If a gap emerges between the vulnerable behavior/response pairings and the team leader’s own modeling behavior, that dissonance will breed cynicism and erode credibility. But if the leader strives to model the behaviors and publicly acknowledges mistakes along the way, the team will make cumulative progress. The leader must make it clear that the members of the team are responsible for holding each other accountable for performing and rewarding vulnerable behaviors.
Formally evaluate your dialogic process in the sprint retrospective.
Set aside time during the sprint retrospective — the meeting held at the end of every sprint to review what went well and what could be improved — to formally evaluate the quality of the team’s dialogic process. Make this review a standard part of the agenda.
Discuss the quality of the team’s interactions and identify potential threats to openness. Ask questions like: Did you feel included in the process? Why or why not? What was the most vulnerable behavior you engaged in during this sprint? How did the team react to it? Was there anything you didn’t say or do because you didn’t feel safe? Does the team display a democratic pattern of participation and influence? Why or why not?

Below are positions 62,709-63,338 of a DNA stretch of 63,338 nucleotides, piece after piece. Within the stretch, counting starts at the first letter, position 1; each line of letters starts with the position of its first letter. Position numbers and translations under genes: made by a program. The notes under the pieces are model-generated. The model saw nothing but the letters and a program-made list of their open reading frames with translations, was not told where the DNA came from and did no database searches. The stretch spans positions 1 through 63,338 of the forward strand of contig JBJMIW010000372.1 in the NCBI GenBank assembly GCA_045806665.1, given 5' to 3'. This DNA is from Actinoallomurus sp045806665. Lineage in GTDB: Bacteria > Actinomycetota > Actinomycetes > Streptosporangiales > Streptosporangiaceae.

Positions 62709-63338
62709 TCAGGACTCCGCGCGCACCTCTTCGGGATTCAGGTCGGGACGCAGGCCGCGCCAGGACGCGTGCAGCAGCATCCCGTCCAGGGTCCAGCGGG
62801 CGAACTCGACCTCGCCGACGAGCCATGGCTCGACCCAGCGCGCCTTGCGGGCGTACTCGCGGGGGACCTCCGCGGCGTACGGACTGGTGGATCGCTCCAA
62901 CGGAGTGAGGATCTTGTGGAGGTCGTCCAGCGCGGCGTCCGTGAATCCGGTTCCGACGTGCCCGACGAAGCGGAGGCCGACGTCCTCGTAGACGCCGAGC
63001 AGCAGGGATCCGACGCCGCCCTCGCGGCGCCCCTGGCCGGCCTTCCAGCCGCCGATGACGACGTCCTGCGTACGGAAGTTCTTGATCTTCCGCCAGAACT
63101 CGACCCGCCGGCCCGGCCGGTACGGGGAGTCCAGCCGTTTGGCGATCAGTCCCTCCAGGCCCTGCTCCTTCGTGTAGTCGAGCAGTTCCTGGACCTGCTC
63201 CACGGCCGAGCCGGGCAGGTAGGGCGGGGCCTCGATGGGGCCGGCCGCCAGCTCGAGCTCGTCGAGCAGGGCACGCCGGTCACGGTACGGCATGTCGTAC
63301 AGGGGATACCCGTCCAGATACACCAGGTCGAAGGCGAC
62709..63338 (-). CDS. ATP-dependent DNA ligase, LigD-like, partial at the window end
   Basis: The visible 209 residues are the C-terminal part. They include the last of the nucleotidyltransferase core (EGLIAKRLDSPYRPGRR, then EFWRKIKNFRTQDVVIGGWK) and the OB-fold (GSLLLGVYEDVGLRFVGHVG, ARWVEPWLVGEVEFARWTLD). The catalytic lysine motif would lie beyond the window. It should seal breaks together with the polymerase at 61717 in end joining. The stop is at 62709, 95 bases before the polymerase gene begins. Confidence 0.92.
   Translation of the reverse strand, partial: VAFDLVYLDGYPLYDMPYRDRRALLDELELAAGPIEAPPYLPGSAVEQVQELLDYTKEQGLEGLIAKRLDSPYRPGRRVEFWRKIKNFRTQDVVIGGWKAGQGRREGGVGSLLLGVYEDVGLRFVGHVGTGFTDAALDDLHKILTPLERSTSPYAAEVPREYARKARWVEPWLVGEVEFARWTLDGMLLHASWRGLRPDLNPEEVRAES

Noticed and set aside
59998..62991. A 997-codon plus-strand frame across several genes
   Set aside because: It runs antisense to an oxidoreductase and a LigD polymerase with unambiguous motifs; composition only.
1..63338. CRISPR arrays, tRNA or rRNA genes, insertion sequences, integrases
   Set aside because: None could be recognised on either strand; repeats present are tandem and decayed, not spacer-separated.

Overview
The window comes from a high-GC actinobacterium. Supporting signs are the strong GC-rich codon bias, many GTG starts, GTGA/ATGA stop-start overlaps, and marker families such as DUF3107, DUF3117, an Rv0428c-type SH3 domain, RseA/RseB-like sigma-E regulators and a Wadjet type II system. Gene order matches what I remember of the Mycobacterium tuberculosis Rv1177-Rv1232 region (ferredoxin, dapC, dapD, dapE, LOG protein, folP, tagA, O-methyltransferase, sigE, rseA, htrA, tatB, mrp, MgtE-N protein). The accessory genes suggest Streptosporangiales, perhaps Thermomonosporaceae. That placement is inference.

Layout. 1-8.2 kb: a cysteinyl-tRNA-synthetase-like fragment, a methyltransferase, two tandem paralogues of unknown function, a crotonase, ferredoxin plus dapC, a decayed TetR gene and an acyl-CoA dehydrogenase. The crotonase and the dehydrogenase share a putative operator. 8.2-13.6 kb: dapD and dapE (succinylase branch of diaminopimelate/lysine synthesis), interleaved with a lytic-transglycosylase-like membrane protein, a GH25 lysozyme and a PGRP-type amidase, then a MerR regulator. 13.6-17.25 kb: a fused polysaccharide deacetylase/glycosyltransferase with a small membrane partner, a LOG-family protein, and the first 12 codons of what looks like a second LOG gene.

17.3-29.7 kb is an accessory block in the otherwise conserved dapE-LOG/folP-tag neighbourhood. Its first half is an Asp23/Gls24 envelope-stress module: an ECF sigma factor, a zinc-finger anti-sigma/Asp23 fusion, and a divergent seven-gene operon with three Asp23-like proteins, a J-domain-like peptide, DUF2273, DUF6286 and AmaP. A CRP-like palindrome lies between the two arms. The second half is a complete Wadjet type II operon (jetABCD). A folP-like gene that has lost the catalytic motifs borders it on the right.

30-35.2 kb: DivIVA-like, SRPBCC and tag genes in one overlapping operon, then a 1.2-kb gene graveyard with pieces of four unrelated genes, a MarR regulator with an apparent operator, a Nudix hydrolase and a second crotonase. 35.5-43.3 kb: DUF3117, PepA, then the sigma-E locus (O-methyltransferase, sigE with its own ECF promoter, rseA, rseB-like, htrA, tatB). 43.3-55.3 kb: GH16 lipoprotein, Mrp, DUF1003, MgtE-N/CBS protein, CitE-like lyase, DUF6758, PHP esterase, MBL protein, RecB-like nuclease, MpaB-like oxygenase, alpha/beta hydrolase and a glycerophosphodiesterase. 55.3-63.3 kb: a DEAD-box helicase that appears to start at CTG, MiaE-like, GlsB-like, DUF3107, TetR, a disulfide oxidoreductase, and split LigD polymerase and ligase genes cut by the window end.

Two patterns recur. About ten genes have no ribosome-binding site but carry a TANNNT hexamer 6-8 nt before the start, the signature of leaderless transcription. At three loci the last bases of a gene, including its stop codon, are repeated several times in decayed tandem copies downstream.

Conclude your scrum with a “question/reflection.”
Scrum meetings are meant to be fast-paced, daily coordination meetings in which team members review the backlog, identify obstacles, and prioritize tasks. We often do them standing up to keep them short. Though they’re not meant for brainstorming, you can use them to create time for reflection between meetings when necessary.
For example, if a team faces a difficult obstacle, pose a question about the issue and ask the team to come to the next scrum meeting prepared to discuss it. This approach offers more time for team members to crystalize their thoughts and encourages them to engage in divergent thinking. Reassure your team that you want to hear gut instincts as well as data-supported options.
If you drop agile tools and processes into a legacy culture that punishes the very acts of vulnerability required to be agile, you will fail. Environments of punished vulnerability — i.e., low psychological safety — leave organizations agile in name only, like the talented team that stalled and then failed.
If a team is struggling in its agile transformation, shadow it. Evaluate its dialogic process. Are members respectful? Do they tolerate candor? Do they protect and reward vulnerable behavior? If the answers to those questions is no and members are touchy, temperamental, or territorial, you’ve got work to do. You may be blessed with resources, expertise, and mastery of technical processes and tools, but ultimately, being agile relies on the ultimate enabler — psychological safety.
This content was originally published here.